“We wish you a Merry Christmas, we wish you….” Children’s voices blended with a few adult ones filled the hallways.
Seriously? Lance Rossiter glanced up from the magazine he’d barely been looking at anyway to peer out the hospital room door. Christmas carolers? So people still did things like that? He found it a little disheartening that Christmas tunes were sung as a background noise to beeping machines- one of them currently hooked up to his five year old daughter to monitor her breathing.
Fine. Maybe some people felt the need to surround themselves with the holiday. He could put on a little cheer and go with the flow. He loved Christmas, as did Tamara, but his bad mood reflected on his first reaction to wave off the cheery carolers.
Nah, really they were a welcome sound. Plastering on a smile, he stood and quietly moved toward the holiday cheerers. He watched as the group of around eight or more kids with two adults slowly walked down the hospital hallways singing. In their hands, they each carried a bag. Lance spotted a teddy bear hanging out of one of them. So not only were they singing, but bringing gifts as well. Maybe a get-well effort? Kind of like candy stripers, or whatever you call them. They weren’t over-the-top loud, and their harmonies blended well. Others had taken up his idea and lined the doors of hospital rooms. Some were wearing a smile, but others were unsure what to make of the whole scene. When the kids spread out and handed each person a bag, his heart melted. Well, this wasn’t something he saw every day. What a sweet gesture. Whoever organized this event deserved a medal. This was a perfect way to brighten a sick child’s day.
A little sandy blond haired boy Lance guessed to be about seven trailed behind. He wasn’t singing, and his face was masked into one of confusion and worry. The woman leading the group stopped, smiled, and held her hand out to him. “Come on, Alex. Don’t be afraid,” she soothed. “You love music.”
The boy didn’t reach for her hand. He trailed close behind the woman, but didn’t make eye contact with her. His gaze was cast downward. The child shuffled his feet along the tile.
“Look up at me, please,” the woman said softly. The rest of their party continued down the hall singing. The kid clutched the gift bag.
Lance should have gone inside, but he continued to watch the two. Most of the other patients and family members had already disappeared from the doorway, probably taking pictures of the goodies, posting them on social media, and sharing them with the patients.
“No! Leave me alone!” The boy screamed and ran from her, barreling straight towards Lance. Startled, he took a step back as the boy plowed into him, ran into the room, and closed himself off in the bathroom.
Alrighty then. Talk about awkward.
“I’m so terribly sorry!” The woman’s cheeks reddened as she darted toward him. “I’d hoped for a better outcome today.” She shoved her frizzy brown curls from her face.
Unsure what to do or say, Lance shrugged his shoulders. “Kids will be kids.” He stared back at Tamara and hoped this situation could be resolved quickly. He felt for the little boy, who was obviously having some kind of meltdown. He also sympathized with the woman, who’d become very flustered and nervous.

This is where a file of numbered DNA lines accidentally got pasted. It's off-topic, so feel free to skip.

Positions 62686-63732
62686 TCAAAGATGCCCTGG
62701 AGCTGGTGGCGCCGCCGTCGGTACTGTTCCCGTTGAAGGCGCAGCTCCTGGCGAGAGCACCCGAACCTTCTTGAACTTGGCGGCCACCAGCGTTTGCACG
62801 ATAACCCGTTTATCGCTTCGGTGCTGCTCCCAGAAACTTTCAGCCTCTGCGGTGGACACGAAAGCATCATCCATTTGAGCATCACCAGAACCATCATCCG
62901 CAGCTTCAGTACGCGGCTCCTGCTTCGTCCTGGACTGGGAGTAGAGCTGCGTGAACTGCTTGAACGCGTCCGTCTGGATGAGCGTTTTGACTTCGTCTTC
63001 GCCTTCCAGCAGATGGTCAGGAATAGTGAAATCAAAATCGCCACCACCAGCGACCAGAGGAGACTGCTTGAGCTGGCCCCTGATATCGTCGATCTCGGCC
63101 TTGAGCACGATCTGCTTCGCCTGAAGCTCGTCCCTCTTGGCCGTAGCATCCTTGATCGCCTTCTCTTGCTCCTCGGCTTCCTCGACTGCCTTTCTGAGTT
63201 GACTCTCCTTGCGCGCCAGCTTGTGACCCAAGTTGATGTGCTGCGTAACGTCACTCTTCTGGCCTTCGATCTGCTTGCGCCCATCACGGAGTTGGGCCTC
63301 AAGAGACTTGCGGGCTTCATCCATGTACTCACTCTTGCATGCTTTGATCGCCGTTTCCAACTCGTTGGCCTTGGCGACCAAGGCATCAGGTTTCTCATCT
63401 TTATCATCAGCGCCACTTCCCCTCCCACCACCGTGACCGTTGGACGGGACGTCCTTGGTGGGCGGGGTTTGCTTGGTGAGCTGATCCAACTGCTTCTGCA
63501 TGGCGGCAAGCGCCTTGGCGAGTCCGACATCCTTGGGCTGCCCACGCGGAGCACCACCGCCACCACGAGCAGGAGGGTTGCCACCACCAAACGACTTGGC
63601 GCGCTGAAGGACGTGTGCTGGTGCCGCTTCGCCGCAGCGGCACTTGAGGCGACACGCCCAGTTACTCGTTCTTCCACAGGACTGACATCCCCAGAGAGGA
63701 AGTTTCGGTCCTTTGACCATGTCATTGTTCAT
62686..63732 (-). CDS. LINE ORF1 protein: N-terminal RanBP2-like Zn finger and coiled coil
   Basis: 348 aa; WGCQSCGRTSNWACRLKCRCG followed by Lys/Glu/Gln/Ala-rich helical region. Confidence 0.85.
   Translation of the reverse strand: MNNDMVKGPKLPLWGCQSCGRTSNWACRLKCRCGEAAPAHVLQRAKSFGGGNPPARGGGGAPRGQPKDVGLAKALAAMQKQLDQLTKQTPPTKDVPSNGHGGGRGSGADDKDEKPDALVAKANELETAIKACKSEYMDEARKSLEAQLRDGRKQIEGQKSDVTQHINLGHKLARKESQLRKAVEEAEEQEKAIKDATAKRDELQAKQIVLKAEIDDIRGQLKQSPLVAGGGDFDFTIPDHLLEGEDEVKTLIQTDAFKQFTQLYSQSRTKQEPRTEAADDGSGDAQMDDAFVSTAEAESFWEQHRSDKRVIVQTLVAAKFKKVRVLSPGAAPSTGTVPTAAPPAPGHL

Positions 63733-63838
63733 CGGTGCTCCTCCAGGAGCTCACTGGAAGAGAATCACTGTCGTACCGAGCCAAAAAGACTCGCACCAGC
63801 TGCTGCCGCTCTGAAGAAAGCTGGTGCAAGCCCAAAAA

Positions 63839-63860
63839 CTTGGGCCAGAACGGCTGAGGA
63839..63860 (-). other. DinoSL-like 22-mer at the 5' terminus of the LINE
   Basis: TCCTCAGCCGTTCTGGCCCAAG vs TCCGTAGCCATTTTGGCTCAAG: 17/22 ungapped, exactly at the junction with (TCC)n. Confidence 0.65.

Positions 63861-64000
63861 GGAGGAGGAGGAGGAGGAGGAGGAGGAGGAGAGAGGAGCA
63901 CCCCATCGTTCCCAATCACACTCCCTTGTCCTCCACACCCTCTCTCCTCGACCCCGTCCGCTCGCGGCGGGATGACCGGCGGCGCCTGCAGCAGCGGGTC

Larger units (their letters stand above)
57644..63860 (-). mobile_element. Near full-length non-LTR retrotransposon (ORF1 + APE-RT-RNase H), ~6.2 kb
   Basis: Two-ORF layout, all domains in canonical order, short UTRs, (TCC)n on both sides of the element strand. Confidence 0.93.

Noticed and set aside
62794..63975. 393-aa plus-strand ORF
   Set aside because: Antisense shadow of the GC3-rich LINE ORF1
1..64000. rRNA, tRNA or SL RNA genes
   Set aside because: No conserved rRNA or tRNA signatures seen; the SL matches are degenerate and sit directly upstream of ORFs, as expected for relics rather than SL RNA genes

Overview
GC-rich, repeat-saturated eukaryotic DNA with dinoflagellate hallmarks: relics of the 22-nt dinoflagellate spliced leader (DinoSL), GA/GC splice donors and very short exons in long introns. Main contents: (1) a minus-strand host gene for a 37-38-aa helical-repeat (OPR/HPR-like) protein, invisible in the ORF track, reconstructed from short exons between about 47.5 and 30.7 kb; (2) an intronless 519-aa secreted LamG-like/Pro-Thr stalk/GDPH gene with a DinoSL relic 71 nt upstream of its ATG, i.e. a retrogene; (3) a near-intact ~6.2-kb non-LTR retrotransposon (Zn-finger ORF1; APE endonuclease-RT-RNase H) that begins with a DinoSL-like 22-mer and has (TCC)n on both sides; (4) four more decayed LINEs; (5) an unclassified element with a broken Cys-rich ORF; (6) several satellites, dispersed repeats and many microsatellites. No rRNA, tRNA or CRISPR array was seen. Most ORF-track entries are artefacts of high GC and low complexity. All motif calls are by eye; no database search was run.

“Alex, please come out of the bathroom. I don’t want to have to call your mom. She’s very busy at work today,” she coaxed from outside the door.
The sound of crying wafted through the walls. Lance didn’t want to sit back down, but standing around seemed like the wrong thing to do. He didn’t want to leave the room in search of a nurse or someone else who could help, either. He blew out a breath and hoped to hide his exasperation. While patient and understanding, he silently pleaded with no one in particular for this to get situated quickly.
The woman glanced back at him again. “I really am sorry-”
“It happens.” He waved it off, but Lance wished he’d never walked toward the door. Would that have stopped the little boy from running into his room? Maybe not. Thank God for little favors, though. Tamara hadn’t woken from her nap to this mess.
The woman pulled out a cell phone and, in a desperate plea, spoke into it. “Cara? I’m sorry to bother you, but Alex locked himself in a bathroom at the hospital. In a patient’s room. I think it’s best you come down here.”
Lance stifled a groan. This could take a while.
As the boy inside the bathroom continued to wail, the sound of Christmas carolers on TV now drew his attention, singing the same song he’d just heard.
“We wish you a Merry Christmas….”
Cara McLean ignored the frustrated mixed with pity stare from her boss as once again she had to leave her desk for another meltdown rescue. Alex had been been having meltdown after meltdown at school, and more frequently she continued to go there to coax him out of a room. It wasn’t really the teachers’ faults. They didn’t know how to handle him.
Just before school, Alex had been diagnosed with Asperger’s Syndrome, after countless appointments and evaluations. She’d dodged the suggestions for months about moving Alex to a more private school setting. He was a bright kid and had a lot of talent, but it appeared his behavioral issues were going to be in the way of regular learning.
It took her a long time to accept it, and Cara hoped the damage hadn’t already been done. She’d agonized over the decision and the pros and cons of it since the diagnosis. It didn’t help being a widowed mom of two and going at this alone, especially since Cara had attempted to convince her late husband that something wasn’t right with Alex. No, he’d avoided the subject and said she was paranoid. Nothing could be wrong with his son.
Now, things were spiraling out of control. Time to actually get something done about it. Swiping at stray tears, she swallowed her regrets, then headed toward her car to drive to the hospital. Ten minutes later, she arrived in the crowded parking lot. Cara called Jean to find out where they were.
“Still in the room. The others have gone on to keep things normal.” There was a frantic note in Jean’s voice. “I made that mistake again- mentioning for him to look at me- and he got extremely agitated. I’m sorry.”